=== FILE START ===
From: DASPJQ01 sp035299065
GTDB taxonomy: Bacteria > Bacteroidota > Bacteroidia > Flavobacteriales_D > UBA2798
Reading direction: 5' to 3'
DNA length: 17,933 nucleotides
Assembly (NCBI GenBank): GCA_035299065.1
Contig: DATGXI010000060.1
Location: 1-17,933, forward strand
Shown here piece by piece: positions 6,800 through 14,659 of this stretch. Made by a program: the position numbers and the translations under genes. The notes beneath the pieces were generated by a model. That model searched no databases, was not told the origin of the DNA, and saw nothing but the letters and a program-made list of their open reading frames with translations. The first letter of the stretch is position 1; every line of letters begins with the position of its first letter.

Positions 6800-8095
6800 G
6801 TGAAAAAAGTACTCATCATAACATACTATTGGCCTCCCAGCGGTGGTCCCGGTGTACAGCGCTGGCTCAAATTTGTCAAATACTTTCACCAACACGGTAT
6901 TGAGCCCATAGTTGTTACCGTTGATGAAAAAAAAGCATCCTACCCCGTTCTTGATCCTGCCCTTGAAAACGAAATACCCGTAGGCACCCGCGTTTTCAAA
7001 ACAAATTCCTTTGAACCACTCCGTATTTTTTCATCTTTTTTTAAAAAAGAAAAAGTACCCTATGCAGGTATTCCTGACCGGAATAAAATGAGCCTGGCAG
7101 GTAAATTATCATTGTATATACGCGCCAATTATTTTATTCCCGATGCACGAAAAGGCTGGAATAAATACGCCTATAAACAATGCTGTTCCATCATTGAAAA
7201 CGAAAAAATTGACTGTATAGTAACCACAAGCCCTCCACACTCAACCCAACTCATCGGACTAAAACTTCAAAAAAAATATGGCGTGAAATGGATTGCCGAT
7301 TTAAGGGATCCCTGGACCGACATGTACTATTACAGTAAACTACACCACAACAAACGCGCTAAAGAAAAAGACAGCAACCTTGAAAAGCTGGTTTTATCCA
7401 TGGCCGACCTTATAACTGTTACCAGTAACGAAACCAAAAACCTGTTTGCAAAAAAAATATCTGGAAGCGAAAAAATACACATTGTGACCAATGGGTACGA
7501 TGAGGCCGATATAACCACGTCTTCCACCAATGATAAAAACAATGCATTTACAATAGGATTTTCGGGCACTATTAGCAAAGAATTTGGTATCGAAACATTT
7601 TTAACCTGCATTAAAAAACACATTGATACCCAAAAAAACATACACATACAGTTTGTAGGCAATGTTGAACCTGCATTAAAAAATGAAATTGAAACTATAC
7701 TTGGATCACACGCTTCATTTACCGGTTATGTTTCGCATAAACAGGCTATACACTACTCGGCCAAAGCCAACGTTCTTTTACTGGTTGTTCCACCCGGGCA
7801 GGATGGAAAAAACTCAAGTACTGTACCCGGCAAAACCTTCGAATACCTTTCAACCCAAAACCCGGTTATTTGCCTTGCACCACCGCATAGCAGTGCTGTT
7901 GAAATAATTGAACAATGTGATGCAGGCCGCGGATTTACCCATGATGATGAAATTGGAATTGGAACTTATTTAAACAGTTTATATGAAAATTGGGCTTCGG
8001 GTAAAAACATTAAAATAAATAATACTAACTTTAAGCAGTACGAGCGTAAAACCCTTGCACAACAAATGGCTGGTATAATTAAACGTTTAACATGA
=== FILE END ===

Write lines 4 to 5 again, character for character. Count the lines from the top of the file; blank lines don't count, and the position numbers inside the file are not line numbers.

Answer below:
DNA length: 17,933 nucleotides
Assembly (NCBI GenBank): GCA_035299065.1